AFC

Jacksonville

Why? At 0-7 it’s pretty self-explanatory, but let’s go with…because they haven’t scored a friggen touchdown at home yet this season. Seriously, they have three field goals and a safety to their credit through three home games.

Houston

Why? Because at 2-5, they can only lose two more games to have a chance at the playoffs. They still have two games against Indianapolis and one each against Denver and New England. With injuries at quarterback as well as to both running backs and key linebacker Cushing, it’s doubtful that they’ll be able to win any of those four games.

Buffalo

Why? Their next three games are @New Orleans, home vs Kansas City and @Pittsburgh. They also have to go to New England in week 17. With EJ Manuel out for a little while longer, there’s no reason to think they’ll win any of those games. That means 8-8 is their best case scenario.

Cleveland

Why? Because by running Brandon Weeden out there week after week, they are basically admitting they’re not interested in competing this year. That’s not to say they’d be a Super Bowl contender without Weeden, but they’re good enough to maybe squeak out 9 or 10 wins in that division if anyone else with a pulse was playing QB.

Team I’m not eliminating yet that might surprise you: Oakland

Why? Yes, they’re 2-4. Yes, they were projected to be the worst team in football. But they’re not really playing that bad. And their QB situation is in much better shape than a lot of other teams. Oakland’s upcoming schedule after their bye looks like this: home Pittsburgh, home Philly, @Giants, @Houston, home Tennessee. What if they go 4-1 in those games? Anyone can beat the Giants in New Jersey right now, and Houston is falling apart quickly. It’s a long shot, but I’ll wait a couple more weeks before I write them off.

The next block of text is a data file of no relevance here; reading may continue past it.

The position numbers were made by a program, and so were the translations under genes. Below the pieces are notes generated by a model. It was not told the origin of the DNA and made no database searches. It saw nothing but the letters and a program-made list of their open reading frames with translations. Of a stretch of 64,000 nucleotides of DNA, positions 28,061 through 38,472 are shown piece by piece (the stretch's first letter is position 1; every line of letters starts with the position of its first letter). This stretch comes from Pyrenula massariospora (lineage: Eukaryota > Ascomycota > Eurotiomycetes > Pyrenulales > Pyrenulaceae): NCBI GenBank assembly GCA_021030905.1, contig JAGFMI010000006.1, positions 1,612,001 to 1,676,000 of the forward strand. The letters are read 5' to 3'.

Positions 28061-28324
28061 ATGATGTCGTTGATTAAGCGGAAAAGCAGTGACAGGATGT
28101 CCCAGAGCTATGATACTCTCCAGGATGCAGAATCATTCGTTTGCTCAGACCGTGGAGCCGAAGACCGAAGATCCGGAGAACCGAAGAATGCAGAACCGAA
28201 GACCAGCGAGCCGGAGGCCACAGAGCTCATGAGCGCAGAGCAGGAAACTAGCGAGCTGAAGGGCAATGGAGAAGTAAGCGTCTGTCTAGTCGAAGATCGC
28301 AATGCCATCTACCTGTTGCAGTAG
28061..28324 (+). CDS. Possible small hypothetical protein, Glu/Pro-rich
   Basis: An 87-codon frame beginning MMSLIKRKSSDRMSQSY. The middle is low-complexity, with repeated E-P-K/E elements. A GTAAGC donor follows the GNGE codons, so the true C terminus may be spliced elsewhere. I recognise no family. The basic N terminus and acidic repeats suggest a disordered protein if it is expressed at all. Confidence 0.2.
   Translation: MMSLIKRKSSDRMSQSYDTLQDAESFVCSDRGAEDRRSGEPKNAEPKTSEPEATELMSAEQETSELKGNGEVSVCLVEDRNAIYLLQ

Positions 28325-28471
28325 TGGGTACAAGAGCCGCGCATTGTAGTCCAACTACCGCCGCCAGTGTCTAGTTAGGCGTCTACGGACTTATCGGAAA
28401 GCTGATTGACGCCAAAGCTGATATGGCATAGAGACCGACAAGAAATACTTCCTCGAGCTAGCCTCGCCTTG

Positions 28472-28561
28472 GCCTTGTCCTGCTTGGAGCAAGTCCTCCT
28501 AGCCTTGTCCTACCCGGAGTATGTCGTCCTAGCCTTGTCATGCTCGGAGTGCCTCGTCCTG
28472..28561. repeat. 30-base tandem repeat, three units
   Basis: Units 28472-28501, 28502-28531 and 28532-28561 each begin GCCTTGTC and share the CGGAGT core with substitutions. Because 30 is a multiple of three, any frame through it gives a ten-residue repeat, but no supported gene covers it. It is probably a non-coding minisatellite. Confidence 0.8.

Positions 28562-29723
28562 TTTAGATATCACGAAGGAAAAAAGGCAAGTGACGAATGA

NFC

Tampa Bay

Why? Because their coach is probably getting fired after week 9. Because Mike Glennon is their QB. Because even if they magically become competent after their 0-6 start, they still have dates with Carolina (twice), Seattle, San Francisco and New Orleans.

Atlanta

Why? Julio and Roddy. They just can’t compete with the good NFC teams due to key injuries. There are at least four more losses on their schedule, which puts them at 8-8 in a best case scenario.

NY Giants

Why? After tonight they’ll either be 1-6 or 0-7. There’s just no coming back from that hole.

Minnesota

Why? I’m counting on the Vikings being 1-5 after they lose to the Giants tonight, but even if they win that game, they’ve still got games against Green Bay (twice), @Dallas, @Seattle, @Baltimore and @Cincinnati. Without consulting the numbers, I’d be willing to guess they have the hardest schedule in the NFL from now through the end of the year.

Chicago

Why? This team was already worse than its 4-3 record showed before Cutler apparently suffered a serious groin injury on Sunday. The defense is terrible. If they’re going forward with the Josh McCown/Jordan Palmer combo at QB, they’re beyond done.

St. Louis

Why? They weren’t likely to make the playoffs with a healthy Bradford. Now that his season is over? They might be one of the worst teams in football going forward.

Team I’m not eliminating yet that might surprise you: Arizona

Why? They’re the Cleveland of the NFC. Good talent on defense and special teams but a QB/O-line combo that’s holding them back. But the schedule might break right for them. They’re actually OK at home and they still get to host Atlanta, Houston, Indianapolis, St. Louis and San Francisco (in week 17 when the 49ers could be resting). Let’s say they go 3-2 in those games. Their remaining road games are Jacksonville, Philly, Tennessee and Seattle. All but the Seahawks could be in shambles by the time Arizona gets to them. What if they go 3-1 in those games? By my math, that’s a 9-7 record for the Cardinals. I know, I know, I should have just put them on the eliminated list and written “Carson Palmer.” But having a wild imagination is so much more fun.

This means the AFC has 12 teams fighting for six playoff spots, and the NFC has only 10 teams fighting for the same amount. Aren’t you glad we went through that useless exercise?

 

Going into the 2013 season you could have argued the following coaches were on the hot seat:

Rex Ryan

Ron Rivera

Jim Schwartz